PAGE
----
While it’s interesting and fairly important to note that young folks almost ready to vote (or young voters) actually want to buy guns, what’s unimportant is an elementary schooler’s opinions. Though it is worth noting how those opinions are manufactured by the left via subversion through teaching, because, again, they control education.
The use of children to front a potentially big overhaul of Americans’ constitutional rights is really about silencing dissent, exploiting the wide-eyed innocence of worried children to try to shame those adults who still dare to say: “But what about my constitutional rights?” Indeed, it is normally only the most censorious, authoritarian regimes or groups that use children to front or follow through political campaigns. Who can forget the Child Spies in George Orwell’s 1984, those “ungovernable little savages” whose simplistic moralism made them the perfect monitors of adult behaviour? Today, all sorts of fundamentally anti-democratic, anti-masses campaigns – from Green efforts to guilt-trip us over our carbon use to Mary Whitehouse-style demands to censor wicked art – exploit or evoke children to get their message across. And that message is: “It doesn’t matter what you adults believe or want or desire – the feelings of children are way more important.”
Of course, the left is governed by those same impulses and feelings, just with fancier wording.
From Ben Shapiro:
“What you tend to do is you tend to demonize people who differ from you politically by standing on the graves of the children of Sandy Hook, saying they don’t seem to care enough about the dead kids.” Morgan could only stammer, “How dare you!”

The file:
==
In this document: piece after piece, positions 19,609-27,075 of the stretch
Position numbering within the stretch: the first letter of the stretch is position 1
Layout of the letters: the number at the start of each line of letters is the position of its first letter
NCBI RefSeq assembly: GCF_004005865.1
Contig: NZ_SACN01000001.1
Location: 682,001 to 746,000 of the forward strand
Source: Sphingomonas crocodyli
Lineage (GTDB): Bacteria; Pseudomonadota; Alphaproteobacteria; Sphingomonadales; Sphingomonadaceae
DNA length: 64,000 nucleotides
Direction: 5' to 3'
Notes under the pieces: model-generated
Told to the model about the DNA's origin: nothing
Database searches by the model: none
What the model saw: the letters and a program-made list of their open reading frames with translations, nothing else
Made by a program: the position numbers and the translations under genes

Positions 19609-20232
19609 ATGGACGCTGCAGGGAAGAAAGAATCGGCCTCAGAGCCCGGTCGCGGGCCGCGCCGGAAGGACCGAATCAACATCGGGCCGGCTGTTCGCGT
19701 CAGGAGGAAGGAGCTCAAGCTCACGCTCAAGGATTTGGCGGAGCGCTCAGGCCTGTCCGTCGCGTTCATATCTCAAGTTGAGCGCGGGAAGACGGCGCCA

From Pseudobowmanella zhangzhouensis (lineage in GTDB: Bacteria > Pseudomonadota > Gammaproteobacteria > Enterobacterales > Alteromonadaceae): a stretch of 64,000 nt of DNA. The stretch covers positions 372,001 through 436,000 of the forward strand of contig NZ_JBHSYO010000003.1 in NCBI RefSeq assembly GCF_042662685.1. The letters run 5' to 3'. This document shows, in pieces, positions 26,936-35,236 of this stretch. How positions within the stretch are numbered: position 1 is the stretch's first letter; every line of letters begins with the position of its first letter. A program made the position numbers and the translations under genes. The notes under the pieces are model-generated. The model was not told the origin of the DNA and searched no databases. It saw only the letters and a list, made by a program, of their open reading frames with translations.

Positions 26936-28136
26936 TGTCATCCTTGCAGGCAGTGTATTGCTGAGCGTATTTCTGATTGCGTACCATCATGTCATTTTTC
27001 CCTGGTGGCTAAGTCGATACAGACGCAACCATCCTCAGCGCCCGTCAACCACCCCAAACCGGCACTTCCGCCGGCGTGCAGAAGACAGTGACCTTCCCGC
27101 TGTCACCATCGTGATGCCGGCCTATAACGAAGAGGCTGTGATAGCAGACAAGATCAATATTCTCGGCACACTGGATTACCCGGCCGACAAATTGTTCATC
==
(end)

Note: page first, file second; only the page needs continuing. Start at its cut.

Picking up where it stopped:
A few nights later, he invited me on again, specifically to stand once again on the graves of the children of Sandy Hook — only this time, he would bring the parents of those children to make the imagistic point. His counterargument to accusation was to prove the veracity of my accusation.
But that’s all the left’s got on issues ranging from gun control to the debt ceiling: appeals to emotion and to the supposed moral shortcomings of their opposition.
It’s the emotional appeal. To the low-information voter, whether because life gets in the way, or because they’re disinterested, or because they’ve been dissuaded and demoralized due to circumstance or tactics to keep them from voting, it’s an emotions game. That’s why we have a republic – to prevent the angry lynch mob of democracy that the Founders understood could only be checked by strong rule of law and a deliberative republic.
And seperately, from Tim Carney of the Washington Examiner:
Whenever a politician proposes a policy surrounded by children, skepticism is in order. But skepticism, logic and sound argumentation are the enemies of President Obama in his gun control push, which kicked off Wednesday on a White House stage filled with kids.
After December’s Sandy Hook massacre, Obama has reached deeper than usual into his bag of debater’s tricks and rhetorical ploys. He assigns evil motives to those who disagree with him on policy. He tries to pre-empt cost-benefit analysis with facile assertions that any policy is mandatory if it will save “only one life.” And the most contentious policy he seeks — a ban on so-called assault weapons — has near zero correlation to the problem he claims to be addressing.